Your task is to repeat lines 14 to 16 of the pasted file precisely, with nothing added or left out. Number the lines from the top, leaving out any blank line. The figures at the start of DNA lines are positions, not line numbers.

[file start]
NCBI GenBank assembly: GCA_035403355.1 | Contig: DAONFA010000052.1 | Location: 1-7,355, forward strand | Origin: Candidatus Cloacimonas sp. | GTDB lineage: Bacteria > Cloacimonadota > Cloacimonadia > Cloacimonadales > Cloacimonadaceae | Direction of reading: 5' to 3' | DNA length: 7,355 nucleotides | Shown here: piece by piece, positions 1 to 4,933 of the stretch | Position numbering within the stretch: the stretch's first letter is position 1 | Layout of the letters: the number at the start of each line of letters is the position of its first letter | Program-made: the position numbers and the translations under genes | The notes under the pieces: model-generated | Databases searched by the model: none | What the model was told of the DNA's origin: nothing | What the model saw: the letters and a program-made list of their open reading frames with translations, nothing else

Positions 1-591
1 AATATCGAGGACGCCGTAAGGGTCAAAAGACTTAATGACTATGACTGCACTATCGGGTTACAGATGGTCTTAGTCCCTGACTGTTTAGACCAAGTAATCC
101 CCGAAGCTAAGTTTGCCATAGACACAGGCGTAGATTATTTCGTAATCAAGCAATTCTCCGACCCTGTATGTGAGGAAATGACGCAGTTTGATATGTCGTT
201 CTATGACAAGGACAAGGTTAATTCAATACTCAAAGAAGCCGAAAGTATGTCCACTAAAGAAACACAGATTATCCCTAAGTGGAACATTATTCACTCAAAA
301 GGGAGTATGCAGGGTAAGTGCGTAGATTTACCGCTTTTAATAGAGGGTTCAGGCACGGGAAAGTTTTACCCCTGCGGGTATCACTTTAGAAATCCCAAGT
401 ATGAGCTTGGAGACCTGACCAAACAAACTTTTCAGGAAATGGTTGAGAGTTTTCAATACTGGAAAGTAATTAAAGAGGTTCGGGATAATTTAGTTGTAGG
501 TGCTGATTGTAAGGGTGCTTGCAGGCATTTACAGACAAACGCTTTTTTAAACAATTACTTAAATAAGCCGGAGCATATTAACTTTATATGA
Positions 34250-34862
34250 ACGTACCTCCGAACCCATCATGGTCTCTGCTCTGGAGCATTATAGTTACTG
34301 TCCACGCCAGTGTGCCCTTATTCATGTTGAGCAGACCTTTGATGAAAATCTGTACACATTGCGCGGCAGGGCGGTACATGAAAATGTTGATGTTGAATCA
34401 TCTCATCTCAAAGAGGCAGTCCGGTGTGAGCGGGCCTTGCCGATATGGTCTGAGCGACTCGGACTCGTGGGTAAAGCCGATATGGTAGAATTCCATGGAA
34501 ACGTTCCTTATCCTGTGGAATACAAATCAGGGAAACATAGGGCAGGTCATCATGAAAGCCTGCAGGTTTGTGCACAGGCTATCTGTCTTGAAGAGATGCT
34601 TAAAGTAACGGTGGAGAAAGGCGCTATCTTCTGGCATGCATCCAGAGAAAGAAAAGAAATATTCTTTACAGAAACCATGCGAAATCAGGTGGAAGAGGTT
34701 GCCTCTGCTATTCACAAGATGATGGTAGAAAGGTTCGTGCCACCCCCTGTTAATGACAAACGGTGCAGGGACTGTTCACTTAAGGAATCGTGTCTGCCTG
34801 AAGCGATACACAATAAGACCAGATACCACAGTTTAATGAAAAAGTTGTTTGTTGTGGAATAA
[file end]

34601 TAAAGTAACGGTGGAGAAAGGCGCTATCTTCTGGCATGCATCCAGAGAAAGAAAAGAAATATTCTTTACAGAAACCATGCGAAATCAGGTGGAAGAGGTT
34701 GCCTCTGCTATTCACAAGATGATGGTAGAAAGGTTCGTGCCACCCCCTGTTAATGACAAACGGTGCAGGGACTGTTCACTTAAGGAATCGTGTCTGCCTG
34801 AAGCGATACACAATAAGACCAGATACCACAGTTTAATGAAAAAGTTGTTTGTTGTGGAATAA